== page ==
I am much obliged to the Prime Minister for making the point, rather prematurely, that I was going to make. I am sure it is the belief of the whole House that the Prime Minister, in fact, told us very little. After all, the Estimates have been laid before us, and we have had debates on the Air Force, the Navy and the Army. We could not gather from the right hon. Gentleman, because of a lot of vague verbiage, what was actually happening or what actual changes were to take place.
The unfortunate Chancellor of the Exchequer gave an amiable recital of certain changes in our present position, and in so far as there are favourable changes we welcome them, as I am sure everyone does. The right hon. Gentleman realises, of course, quite well that a good many of these were not dependent on actions that he had taken. In these matters, every Chancellor of the Exchequer, whatever party he belongs to, is always necessarily influenced by world events of one kind and another.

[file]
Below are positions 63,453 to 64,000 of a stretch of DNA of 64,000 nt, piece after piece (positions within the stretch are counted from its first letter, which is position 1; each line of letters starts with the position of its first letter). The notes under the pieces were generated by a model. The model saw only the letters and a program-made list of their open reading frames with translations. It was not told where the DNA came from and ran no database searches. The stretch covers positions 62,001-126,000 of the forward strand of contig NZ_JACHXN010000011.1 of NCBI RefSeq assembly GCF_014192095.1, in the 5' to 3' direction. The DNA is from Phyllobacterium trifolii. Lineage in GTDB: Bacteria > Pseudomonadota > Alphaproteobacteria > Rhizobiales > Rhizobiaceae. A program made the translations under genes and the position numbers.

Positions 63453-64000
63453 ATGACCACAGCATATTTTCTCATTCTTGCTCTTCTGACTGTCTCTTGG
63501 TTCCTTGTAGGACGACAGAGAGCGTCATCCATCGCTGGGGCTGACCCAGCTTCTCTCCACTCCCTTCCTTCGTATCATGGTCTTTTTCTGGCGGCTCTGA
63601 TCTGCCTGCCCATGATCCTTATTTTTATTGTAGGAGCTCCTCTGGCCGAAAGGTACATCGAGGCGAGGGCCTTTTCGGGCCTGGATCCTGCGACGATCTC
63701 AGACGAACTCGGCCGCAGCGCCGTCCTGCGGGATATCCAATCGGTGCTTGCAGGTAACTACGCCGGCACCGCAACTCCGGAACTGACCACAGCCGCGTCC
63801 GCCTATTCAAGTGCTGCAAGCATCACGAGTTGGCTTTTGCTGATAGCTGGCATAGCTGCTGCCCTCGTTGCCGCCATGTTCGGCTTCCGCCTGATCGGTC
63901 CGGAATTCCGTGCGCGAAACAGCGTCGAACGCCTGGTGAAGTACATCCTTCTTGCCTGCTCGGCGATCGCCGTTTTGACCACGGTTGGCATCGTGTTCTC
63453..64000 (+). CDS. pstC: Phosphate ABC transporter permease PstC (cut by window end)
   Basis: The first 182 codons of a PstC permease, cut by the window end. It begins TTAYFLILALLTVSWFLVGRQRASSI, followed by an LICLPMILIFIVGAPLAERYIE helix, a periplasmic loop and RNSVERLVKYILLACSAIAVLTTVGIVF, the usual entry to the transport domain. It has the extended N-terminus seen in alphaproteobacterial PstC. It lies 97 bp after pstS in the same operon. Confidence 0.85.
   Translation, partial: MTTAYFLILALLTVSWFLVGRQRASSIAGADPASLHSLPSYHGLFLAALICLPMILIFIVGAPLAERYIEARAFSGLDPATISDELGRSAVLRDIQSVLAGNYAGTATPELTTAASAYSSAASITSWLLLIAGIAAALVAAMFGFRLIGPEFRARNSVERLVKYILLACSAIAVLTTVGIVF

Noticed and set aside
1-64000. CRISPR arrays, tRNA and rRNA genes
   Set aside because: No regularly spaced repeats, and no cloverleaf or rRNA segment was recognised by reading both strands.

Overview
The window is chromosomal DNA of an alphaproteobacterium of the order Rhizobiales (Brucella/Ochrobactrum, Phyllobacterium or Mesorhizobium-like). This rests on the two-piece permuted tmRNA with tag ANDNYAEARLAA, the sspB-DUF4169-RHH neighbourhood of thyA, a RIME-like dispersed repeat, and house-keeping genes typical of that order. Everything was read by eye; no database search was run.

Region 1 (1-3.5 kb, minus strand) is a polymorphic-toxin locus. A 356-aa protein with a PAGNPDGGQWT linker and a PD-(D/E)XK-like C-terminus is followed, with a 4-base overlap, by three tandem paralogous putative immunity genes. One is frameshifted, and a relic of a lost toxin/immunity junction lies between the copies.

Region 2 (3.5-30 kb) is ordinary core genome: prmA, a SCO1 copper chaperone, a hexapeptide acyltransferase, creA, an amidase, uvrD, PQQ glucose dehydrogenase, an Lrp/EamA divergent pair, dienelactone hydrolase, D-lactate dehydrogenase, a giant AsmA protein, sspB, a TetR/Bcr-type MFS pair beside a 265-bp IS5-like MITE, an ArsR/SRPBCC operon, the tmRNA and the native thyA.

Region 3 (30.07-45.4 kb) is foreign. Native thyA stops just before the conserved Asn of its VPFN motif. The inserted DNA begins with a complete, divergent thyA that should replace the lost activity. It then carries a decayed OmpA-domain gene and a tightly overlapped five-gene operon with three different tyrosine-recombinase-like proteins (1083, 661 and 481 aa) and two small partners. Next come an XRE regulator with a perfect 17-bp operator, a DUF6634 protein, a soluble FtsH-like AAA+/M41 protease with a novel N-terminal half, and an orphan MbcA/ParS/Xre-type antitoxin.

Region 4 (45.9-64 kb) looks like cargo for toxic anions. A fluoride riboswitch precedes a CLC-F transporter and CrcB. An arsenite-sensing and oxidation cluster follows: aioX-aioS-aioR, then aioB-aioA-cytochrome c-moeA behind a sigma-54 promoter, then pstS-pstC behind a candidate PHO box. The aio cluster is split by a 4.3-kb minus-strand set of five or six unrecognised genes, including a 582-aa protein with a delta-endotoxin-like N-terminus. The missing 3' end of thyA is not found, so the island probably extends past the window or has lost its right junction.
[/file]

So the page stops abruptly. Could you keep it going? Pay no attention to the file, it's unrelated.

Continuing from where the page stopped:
The right hon. Gentleman also announced certain actions that had been taken such as restricting imports, but surely those have already been announced. Perhaps he can tell us, because the Prime Minister clearly did not know, whether what he was announcing were those that had already been announced or something new. Perhaps he will tell us now.